iO-Flex: minimally invasive way to perform lumbar decompression – a surgery to relieve pressure on nerves of spine.
Spinal decompression is a type of surgery to relieve symptoms caused by pressure on the spinal cord and/or the nerves branching off from it. Pressure (compression) on the nerves or spinal cord can be the result of several factors including:
Severe cases of nerve compression in the low back (lumbar region) can cause paralysis and problems with bladder and/or bowel function.
There are several surgical procedures that can be performed to remove the pressure (i.e., decompress) on a nerve or spinal cord. Surgeons often utilize more than one of these techniques. If the spine is unstable, spinal fusion may be required in addition to decompression.
Laminotomy/laminectomy: These procedures which increase the size of the spinal canal are very similar. A piece of bone (called the lamina) around the spinal canal is either partially or totally removed.
Foraminotomy/foraminectomy: These procedures are very similar; they increase the amount of space around nerves as they branch off the spinal cord. A piece of bone and other tissues are removed to provide this space.
Osteophyte removal: This procedure involves removing bony spurs (osteophytes).
Corpectomy: This is a procedure to remove a large portion of a vertebra.
The iO-Flex system is minimally invasive a way to perform lumbar decompression surgery. Minimally invasive surgeries often have several advantages:
Traditional (i.e., non-minimally invasive) lumbar decompression surgery often requires the removal of healthy spinal tissue. If too much tissue is removed the spine will become unstable and require the surgeon to implant hardware and fuse that area of the spine. The iO-Flex system uses flexible instruments that have been designed to perform the decompression procedure with minimal damage to (or removal of) the healthy tissue of the spine. It specifically allows two bony areas to be preserved, the facet joint and the lamina. The "iO" stands for "inside out" and refers to the manner in which the instruments remove the tissue compressing the nerves. Another advantage of this system is that it allows surgeons to decompress two adjacent levels of the spine through the same opening.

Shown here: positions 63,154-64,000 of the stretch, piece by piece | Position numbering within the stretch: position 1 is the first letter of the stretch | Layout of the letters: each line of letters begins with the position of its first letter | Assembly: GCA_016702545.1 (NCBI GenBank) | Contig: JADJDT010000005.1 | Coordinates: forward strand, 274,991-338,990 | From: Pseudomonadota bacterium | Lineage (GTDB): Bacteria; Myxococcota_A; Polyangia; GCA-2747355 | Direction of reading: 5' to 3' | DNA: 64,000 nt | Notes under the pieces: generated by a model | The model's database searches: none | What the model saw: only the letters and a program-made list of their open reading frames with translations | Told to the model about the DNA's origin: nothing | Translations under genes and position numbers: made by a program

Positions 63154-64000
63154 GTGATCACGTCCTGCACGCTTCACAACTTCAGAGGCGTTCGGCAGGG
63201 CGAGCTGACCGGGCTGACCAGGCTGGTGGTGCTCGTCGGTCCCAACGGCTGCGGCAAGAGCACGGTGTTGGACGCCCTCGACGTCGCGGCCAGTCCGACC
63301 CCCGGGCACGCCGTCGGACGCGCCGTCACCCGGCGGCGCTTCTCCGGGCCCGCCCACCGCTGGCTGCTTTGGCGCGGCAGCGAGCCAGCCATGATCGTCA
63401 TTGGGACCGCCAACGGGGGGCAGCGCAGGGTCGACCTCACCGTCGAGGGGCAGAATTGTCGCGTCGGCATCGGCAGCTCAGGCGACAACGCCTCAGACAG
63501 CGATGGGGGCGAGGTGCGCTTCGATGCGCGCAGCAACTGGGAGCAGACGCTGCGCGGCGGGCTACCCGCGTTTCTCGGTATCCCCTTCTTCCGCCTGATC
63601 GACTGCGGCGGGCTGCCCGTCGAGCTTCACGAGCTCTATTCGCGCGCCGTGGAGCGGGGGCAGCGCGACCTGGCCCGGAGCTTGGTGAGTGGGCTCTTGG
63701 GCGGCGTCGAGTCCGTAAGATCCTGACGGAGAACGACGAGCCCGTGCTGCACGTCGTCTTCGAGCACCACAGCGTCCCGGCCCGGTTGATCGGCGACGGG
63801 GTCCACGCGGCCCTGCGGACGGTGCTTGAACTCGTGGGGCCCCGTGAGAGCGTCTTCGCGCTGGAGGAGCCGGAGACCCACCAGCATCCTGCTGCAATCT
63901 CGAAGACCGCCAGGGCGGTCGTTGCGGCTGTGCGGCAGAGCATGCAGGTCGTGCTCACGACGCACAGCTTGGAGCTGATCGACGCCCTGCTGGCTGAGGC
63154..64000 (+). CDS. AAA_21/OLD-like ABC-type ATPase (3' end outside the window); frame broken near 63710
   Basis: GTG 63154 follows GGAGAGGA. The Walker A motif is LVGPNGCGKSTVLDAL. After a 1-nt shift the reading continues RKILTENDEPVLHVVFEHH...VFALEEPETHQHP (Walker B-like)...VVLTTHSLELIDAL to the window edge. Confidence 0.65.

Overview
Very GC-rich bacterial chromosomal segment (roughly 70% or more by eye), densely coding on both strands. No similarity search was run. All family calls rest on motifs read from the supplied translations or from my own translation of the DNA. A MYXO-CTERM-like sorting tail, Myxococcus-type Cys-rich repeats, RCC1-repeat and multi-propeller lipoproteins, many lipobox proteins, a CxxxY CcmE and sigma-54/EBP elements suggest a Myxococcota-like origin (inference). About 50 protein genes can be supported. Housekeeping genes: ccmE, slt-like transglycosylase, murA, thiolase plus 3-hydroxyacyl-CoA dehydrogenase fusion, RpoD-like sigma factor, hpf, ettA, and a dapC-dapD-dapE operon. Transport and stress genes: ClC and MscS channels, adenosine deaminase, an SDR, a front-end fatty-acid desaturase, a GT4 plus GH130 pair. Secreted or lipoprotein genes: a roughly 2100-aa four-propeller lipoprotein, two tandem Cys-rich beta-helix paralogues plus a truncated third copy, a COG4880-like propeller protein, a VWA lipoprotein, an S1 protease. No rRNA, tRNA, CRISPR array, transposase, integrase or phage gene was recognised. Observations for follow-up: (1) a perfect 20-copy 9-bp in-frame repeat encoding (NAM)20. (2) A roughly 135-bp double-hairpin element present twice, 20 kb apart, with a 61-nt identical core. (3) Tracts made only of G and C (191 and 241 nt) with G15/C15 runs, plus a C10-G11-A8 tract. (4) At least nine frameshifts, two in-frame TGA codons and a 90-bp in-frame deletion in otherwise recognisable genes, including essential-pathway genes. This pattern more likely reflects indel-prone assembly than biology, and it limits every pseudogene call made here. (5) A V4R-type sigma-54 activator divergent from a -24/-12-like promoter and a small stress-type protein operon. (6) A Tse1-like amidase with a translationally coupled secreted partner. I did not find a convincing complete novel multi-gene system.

The procedure is performed with the patient under general anesthesia. An incision is made in the lumbar spine and a thin wire is inserted into the location of the compression. The wire guides the flexible instrument used to cut/shave away the tissue compressing the nerve. Next, the bone and tissue compressing the nerve is removed by this instrument. Finally, the instrument is removed and the incision site is sutured shut.
After decompression surgery, the patient is moved to a postoperative recovery area (PACU) for close monitoring of their vital signs. They will remain in the hospital for a period of time; the duration of the postoperative stay can vary.
After discharge, the patient will have several follow-up visits with their surgeon to assess their progress. The patient will also receive some physical therapy.
The surgeon will advise them when it is appropriate to resume their normal daily activities. Return to work will depend on the patient’s postsurgical progress.